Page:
What Should I Bring When I Ride?

My March Arundel Voice Article.

Warmer days are right around the corner and by the time you read this we will be enjoying later sunsets thanks to day light savings time.

Last month we talked about all of the great places to ride locally. If you missed it visit my blog for all of my Arundel Voice Articles. If you have a suggestion for an article please let me know. This month I would like to talk about what accessories are going to make your cycling fun and safer.

Helmet – of course.  MD Law requires all riders under the age of 16 to wear a helmet.  Wearing a bicycle helmet, besides being commonsense, is the brain’s major protection. Today’s helmets are safer than ever.  And they are vented, comfortable and light. Federal properties, such as military bases and parks, require cyclists to wear a helmet.  Helmets usually last 3 years or so, depending on use and climate.  Always replace your helmet after it has sustained an impact.

Bell or Horn – It’s a Maryland law. The human voice does not meet the state requirement. A bell is a friendly way to signal your approach; and do “ring” well before you pass people.

Hydration – You need to stay hydrated while riding. A water bottle and cage is a small investment. Typically drink one bottle for each hour you ride. Water bottles have come a long way, they are easier to drink out of and many are designed to keep your drinker cooler on the hottest of days. Most of today’s bicycles come with mounting points for at least one if not two bottles. Also available are handlebar mounts. This style of mount is ideal for young children. Going long distances? Try a hydration pack.  It can carry up to a hundred ounces of fluid while providing additional pouches  for other items.

Photo ID and Emergency Contact Information – If something should happen, who do you want contacted? We recommend a RoadID in a jersey pocket or saddle bag. If something happens, you won’t be alone for long.  Or use a luggage tag with pertinent info on it. Cell Phone – perfect if you need to call someone for help. Most of today’s Smartphone’s have apps that can help you track your training, offer navigation and act as a cycling computer.  A camera is a great way to create memories from your ride to share for years to come. You never know what you will see.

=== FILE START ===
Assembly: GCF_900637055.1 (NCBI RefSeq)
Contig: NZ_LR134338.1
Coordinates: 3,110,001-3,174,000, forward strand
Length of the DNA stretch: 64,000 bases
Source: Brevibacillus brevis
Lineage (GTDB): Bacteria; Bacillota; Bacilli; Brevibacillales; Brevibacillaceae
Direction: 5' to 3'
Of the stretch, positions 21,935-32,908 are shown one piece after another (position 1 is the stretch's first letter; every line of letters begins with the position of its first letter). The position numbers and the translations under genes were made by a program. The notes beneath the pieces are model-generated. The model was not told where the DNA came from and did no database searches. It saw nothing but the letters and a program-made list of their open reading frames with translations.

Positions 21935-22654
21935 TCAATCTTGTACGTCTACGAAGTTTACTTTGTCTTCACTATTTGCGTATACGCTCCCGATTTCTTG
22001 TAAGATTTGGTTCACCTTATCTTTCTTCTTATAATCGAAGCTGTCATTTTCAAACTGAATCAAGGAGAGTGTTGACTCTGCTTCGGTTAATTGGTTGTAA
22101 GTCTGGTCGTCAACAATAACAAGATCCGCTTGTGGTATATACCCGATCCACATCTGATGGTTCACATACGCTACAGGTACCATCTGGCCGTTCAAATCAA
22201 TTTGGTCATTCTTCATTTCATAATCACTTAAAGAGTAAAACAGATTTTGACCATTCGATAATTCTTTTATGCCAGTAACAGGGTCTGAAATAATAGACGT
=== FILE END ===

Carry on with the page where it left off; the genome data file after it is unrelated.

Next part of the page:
Gloves –Gloves are easier to replace than the skin on your hands. They’re also comfortable.

Fix a Flat Kit –Spare tube, pump, tire levers.  Be prepared for when you get a flat tire. Fixing a flat is relatively and with a little practice you’ll be an expert. If you don’t know how to fix a flat contact me and I will be happy to teach you. Even if you don’t know how to fix a flat it is important to carry the equipment you need to do so. That way a fellow cyclist can lend you a hand in your time of need.

Floor Pump – Proper tire inflation before a ride is key to avoiding flat tires. While not a take along item on a ride checking the inflation of your tires prior to the ride will reduce your likely hood of a flat.

These “essential” cycling accessories will make your riding safer and more enjoyable. I look forward to seeing you out on your bikes this year. Safe riding!

About Ernest

Ernest is the owner of the Crofton Bike Doctor located in the Village of Waugh Chapel Shopping Center. Ernest has been in the industry since 1989 when he first started to work at the Bike Doctor of Arnold. During that time I developed a love for cycling and retail. I graduated from the University of Maryland and live and ride locally.

I enjoy riding off road and on the road as well as doing a little bike touring. As a teenager I did a trip in Maine and then over to Novia Scotia which helped cement my love for riding. Since then I have done tours in the Canyons of Utah as well as several trips along the C&O Canal. Today I have both mountain bikes and road bikes that I enjoy riding. One of the most exciting things now is my wife is beginning to develop a passion for riding and we have begun mountain bike together as well as some light road riding.

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